Similar questions were raised about their ability to take on military jobs following last year’s crash of an F-35 fighter jet on the deck of a US aircraft carrier in the South China Sea.

False social media posts held the world’s first woman to fly an F-35 responsible for the crash. The pilot, in fact, was a man.

Such humiliating falsehoods, researchers say, can have a silencing effect on women, who are drawn to disengage, censor themselves and even avoid male-dominated professions, including politics.

That was a concern raised in a letter by dozens of US and international lawmakers in 2020 to Facebook, which along with other platforms has been blamed for the algorithmic amplification of false and hateful content targeting women.

In a statement to US media at the time, Facebook acknowledged that online abuse of women was a “serious problem” and pledged to work with policymakers on their concerns.

“Make no mistake, these tactics, which are used on your platform for malicious intent, are meant to silence women, and ultimately undermine our democracies,” the letter said.

“It is no wonder women frequently cite the threat of rapid, widespread, public attacks on personal dignity as a factor deterring them from entering politics.”


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Crypto here to stay, must be regulated: Hong Kong treasury chief




Hong Kong treasury chief Christopher Hui speaks during an interview with AFP in Hong Kong
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Hong Kong has decided to let retail investors trade cryptocurrency under its new regulatory regime because “virtual assets are going to stay”, the city’s minister overseeing financial services said Tuesday.

Cryptocurrencies have been banned in mainland China since 2021, but the former British colony, which has a separate financial system and regulators, has announced plans to become a major digital asset hub.

From June 1, authorities will begin accepting applications for licences from cryptocurrency exchanges that will allow them to sell major tokens including bitcoin and ether to individual traders.

“Despite the potential risks involved, (virtual assets) also carries with it fundamental value,” Christopher Hui, Hong Kong’s secretary for financial services and the treasury, told AFP in an interview.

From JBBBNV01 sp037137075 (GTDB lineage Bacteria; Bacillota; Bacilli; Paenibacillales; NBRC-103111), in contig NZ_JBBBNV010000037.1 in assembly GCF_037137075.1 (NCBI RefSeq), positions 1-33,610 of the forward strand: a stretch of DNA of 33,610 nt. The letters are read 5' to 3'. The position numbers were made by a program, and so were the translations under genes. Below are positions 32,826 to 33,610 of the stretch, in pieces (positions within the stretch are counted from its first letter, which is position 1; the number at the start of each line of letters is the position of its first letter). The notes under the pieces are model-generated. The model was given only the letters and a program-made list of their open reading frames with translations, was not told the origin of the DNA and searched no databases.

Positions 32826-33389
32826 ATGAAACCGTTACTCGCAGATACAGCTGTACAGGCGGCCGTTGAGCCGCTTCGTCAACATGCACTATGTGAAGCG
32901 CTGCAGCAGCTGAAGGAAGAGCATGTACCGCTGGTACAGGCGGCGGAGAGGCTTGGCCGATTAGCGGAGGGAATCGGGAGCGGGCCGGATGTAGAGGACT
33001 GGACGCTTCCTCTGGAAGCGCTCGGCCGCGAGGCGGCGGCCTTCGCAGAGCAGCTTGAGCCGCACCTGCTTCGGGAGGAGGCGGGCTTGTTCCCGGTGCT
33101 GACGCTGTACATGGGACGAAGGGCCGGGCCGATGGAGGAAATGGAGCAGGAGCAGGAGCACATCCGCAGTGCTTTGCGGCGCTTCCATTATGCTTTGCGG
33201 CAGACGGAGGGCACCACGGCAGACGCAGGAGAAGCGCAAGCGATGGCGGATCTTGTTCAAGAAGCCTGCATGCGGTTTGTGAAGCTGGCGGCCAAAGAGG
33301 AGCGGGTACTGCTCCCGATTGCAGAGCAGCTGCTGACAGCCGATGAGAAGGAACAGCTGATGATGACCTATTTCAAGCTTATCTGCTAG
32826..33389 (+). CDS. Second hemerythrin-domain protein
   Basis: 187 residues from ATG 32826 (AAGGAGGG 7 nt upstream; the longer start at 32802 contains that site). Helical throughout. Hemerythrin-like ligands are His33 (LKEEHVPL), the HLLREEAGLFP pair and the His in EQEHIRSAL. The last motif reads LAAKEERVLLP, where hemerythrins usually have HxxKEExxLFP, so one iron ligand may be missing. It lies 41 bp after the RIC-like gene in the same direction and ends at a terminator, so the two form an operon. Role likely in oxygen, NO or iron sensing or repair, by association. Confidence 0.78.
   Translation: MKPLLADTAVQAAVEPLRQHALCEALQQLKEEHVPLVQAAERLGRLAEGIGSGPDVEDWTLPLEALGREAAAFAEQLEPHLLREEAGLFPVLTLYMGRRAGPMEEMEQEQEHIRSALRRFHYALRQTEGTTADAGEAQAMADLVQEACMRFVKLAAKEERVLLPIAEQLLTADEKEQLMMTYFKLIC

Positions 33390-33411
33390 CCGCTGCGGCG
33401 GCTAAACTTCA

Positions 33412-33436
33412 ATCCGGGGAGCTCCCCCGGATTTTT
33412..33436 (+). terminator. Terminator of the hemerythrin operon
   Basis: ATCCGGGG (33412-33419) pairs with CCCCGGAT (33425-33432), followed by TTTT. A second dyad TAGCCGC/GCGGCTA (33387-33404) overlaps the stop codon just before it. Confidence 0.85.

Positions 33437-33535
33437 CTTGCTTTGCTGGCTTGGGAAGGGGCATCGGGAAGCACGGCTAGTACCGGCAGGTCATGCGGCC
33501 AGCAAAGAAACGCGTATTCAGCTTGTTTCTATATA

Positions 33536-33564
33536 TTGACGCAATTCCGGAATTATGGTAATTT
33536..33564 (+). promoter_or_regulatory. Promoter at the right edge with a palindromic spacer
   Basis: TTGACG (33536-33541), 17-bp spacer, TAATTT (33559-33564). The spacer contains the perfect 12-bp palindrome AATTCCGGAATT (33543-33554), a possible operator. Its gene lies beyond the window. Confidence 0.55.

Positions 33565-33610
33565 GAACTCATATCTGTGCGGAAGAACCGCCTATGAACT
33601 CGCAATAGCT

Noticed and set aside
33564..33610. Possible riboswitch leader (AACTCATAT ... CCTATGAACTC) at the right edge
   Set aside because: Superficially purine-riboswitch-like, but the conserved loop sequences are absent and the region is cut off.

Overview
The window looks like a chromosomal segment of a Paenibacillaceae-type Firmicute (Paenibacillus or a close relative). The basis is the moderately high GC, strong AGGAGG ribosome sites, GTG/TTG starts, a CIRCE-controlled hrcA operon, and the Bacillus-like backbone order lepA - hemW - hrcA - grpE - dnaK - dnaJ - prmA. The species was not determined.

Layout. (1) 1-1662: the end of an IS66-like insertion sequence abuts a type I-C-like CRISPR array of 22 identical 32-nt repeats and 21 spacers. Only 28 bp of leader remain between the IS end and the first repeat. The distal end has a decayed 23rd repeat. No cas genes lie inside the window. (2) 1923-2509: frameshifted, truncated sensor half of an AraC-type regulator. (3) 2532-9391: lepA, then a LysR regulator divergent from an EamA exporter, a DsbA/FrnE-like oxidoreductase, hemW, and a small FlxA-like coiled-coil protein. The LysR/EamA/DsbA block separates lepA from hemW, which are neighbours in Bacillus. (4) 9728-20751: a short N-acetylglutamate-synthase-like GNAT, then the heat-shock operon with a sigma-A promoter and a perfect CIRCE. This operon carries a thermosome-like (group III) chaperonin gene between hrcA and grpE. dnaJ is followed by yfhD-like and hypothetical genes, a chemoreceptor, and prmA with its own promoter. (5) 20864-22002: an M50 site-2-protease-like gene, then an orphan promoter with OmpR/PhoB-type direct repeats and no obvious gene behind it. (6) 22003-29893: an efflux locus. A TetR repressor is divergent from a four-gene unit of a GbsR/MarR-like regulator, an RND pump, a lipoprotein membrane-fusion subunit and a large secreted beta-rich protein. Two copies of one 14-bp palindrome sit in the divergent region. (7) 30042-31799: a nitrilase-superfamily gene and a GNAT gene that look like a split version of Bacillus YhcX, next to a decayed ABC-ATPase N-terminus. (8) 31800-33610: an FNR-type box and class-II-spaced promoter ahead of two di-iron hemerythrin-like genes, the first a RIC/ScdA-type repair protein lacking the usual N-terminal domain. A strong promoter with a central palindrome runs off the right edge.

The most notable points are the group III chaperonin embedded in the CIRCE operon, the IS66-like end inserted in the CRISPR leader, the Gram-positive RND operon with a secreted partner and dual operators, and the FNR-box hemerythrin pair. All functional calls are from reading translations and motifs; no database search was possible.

“So for these positive elements to be harnessed, these activities have to be allowed in a regulated way.”

Regulators around the world are examining cryptocurrencies with renewed urgency following the collapse of trading platform FTX last year and other high-profile failures in the sector. 

Hong Kong was initially hesitant to allow crypto exchanges to take on retail clients, but Hui acknowledged that there was “considerable interest” in trading.

Asked whether Beijing backed Hong Kong’s plans to open up crypto trading, Hui said the finance hub charts its path by following the emerging global consensus. 

“Different jurisdictions will adopt the right approach to their own market, and Hong Kong is no exception,” he said. 

“We are an open market… So while different jurisdictions have different laws and requirements, I think what we should do is based on what we are good at.” 

The government’s pivot toward crypto and fintech coincides with Hong Kong’s recent reopening following three years of tough Covid policies that isolated it internationally and drove talent away. 

Hong Kong’s international business reputation also took a hit as Beijing cracked down on political freedoms after mass democracy protests in 2019.

The promise of fresh crypto exchange regulations has attracted more than 80 enquiries with the city’s investment promotion agency, the treasury chief told AFP. 

“One thing that has been very obvious is that Hong Kong is back to usual,” he said. “We are back to business.”

– ‘Right guardrails’ –

During a public consultation that ended in March, some crypto firms bemoaned stringent proposals that made compliance potentially costly.

One concession made by regulators was to lower the insurance coverage requirement down to 50 percent for virtual assets held by clients in “cold storage” — a more secure way of storing crypto offline.